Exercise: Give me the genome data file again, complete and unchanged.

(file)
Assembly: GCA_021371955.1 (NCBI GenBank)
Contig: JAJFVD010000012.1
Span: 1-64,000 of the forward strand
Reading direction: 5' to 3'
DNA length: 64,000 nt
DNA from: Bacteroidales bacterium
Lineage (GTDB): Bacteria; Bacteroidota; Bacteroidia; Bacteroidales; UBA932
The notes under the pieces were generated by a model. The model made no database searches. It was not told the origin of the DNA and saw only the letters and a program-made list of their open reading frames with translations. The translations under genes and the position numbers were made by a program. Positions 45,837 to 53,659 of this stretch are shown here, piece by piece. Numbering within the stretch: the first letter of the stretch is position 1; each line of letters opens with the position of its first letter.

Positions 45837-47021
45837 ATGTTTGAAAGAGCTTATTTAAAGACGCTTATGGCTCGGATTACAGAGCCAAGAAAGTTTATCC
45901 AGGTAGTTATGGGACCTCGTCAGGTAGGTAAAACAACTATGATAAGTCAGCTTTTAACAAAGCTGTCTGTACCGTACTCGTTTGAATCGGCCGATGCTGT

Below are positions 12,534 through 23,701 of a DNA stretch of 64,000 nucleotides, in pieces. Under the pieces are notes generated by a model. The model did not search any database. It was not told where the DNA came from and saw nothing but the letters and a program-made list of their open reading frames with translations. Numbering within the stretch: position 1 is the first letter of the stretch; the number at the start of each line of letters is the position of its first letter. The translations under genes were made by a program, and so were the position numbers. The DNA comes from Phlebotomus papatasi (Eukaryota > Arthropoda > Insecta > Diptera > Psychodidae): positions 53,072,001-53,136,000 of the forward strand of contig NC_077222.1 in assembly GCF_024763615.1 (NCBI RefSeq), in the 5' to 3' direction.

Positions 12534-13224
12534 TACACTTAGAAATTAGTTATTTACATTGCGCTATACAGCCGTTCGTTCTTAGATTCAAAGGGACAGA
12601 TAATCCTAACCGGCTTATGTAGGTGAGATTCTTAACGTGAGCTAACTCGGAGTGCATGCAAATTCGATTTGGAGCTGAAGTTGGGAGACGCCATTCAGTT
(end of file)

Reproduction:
Assembly: GCA_021371955.1 (NCBI GenBank)
Contig: JAJFVD010000012.1
Span: 1-64,000 of the forward strand
Reading direction: 5' to 3'
DNA length: 64,000 nt
DNA from: Bacteroidales bacterium
Lineage (GTDB): Bacteria; Bacteroidota; Bacteroidia; Bacteroidales; UBA932
The notes under the pieces were generated by a model. The model made no database searches. It was not told the origin of the DNA and saw only the letters and a program-made list of their open reading frames with translations. The translations under genes and the position numbers were made by a program. Positions 45,837 to 53,659 of this stretch are shown here, piece by piece. Numbering within the stretch: the first letter of the stretch is position 1; each line of letters opens with the position of its first letter.

Positions 45837-47021
45837 ATGTTTGAAAGAGCTTATTTAAAGACGCTTATGGCTCGGATTACAGAGCCAAGAAAGTTTATCC
45901 AGGTAGTTATGGGACCTCGTCAGGTAGGTAAAACAACTATGATAAGTCAGCTTTTAACAAAGCTGTCTGTACCGTACTCGTTTGAATCGGCCGATGCTGT

Below are positions 12,534 through 23,701 of a DNA stretch of 64,000 nucleotides, in pieces. Under the pieces are notes generated by a model. The model did not search any database. It was not told where the DNA came from and saw nothing but the letters and a program-made list of their open reading frames with translations. Numbering within the stretch: position 1 is the first letter of the stretch; the number at the start of each line of letters is the position of its first letter. The translations under genes were made by a program, and so were the position numbers. The DNA comes from Phlebotomus papatasi (Eukaryota > Arthropoda > Insecta > Diptera > Psychodidae): positions 53,072,001-53,136,000 of the forward strand of contig NC_077222.1 in assembly GCF_024763615.1 (NCBI RefSeq), in the 5' to 3' direction.

Positions 12534-13224
12534 TACACTTAGAAATTAGTTATTTACATTGCGCTATACAGCCGTTCGTTCTTAGATTCAAAGGGACAGA
12601 TAATCCTAACCGGCTTATGTAGGTGAGATTCTTAACGTGAGCTAACTCGGAGTGCATGCAAATTCGATTTGGAGCTGAAGTTGGGAGACGCCATTCAGTT